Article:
As much as 45% of all the arable land available for agricultural use in Botswana is lying idle due to over-regulation and lack of laws to turn the practice of agriculture into a business enterprise.
Presenting the findings of his portfolio performance report for 2016/’17 recently, Agriculture and Food Security Minister Patrick Ralotsia said 420 000 hectares out of the 920 000 hectares of available agricultural land nationwide was either underutilised or totally unutilised.
“For example, the total size of available agricultural land that belongs to the Department of Agricultural Research (DAR) countrywide is 892.3 hectares. Of this, about 143.3 hectares is undeveloped and not in use,” said Ralotsia.
He said the country has 26.865 hectares of land available for livestock development and research. Out of this, a total of 2.260 hectares that is spread over 11 livestock research ranches is lying idle.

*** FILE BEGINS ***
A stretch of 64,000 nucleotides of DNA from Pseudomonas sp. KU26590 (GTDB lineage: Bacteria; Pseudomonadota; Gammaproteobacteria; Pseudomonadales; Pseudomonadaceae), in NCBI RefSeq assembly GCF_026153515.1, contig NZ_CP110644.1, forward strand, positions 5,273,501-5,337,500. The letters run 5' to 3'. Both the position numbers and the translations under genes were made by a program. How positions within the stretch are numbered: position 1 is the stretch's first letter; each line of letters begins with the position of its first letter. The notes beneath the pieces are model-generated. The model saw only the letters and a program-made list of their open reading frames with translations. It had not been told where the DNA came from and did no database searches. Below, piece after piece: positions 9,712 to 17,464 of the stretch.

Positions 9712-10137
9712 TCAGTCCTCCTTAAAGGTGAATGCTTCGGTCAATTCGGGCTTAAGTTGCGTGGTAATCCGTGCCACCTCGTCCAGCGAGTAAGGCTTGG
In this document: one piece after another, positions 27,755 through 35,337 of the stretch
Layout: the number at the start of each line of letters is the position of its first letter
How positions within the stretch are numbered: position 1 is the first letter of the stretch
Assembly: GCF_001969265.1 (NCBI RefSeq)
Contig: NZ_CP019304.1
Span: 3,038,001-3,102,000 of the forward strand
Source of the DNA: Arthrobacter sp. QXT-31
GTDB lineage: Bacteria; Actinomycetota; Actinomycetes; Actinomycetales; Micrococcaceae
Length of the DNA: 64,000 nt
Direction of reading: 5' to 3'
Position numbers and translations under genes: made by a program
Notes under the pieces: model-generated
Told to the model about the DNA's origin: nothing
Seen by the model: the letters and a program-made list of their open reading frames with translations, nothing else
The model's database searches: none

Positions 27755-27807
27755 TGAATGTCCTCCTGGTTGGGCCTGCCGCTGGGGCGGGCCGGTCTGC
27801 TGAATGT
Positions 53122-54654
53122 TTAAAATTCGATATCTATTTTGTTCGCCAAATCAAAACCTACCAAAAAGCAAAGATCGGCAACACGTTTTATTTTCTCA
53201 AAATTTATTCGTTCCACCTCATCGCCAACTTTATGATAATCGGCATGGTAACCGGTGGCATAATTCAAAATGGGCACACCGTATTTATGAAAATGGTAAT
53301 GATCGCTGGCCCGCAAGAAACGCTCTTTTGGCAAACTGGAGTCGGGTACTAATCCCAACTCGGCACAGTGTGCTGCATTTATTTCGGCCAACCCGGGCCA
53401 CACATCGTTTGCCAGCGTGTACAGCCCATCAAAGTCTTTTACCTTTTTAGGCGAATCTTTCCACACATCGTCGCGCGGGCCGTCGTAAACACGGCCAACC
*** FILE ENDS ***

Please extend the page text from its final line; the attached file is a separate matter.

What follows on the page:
Ralotsia blamed the existence of vast tracts of unused land on loopholes in the legislation around the allocation of tribally-owned land, which seemingly allows the acquisition and use of land for market-speculative and “rent-seeking” behaviours.
“The land allocation process, although intended to generate fairness, is fraught with red tape as (land) leases are provided by the Ministry of Land Management, Water and Sanitation Services at minimal rates, which are unrelated to the market value of the land,” he said.
According to the minister, the current land allocation system was being used to deny access to land to potentially productive farmers. Instead, preference was given to absentee landowners who then sublet the estates at inflated rates to the commercial sector.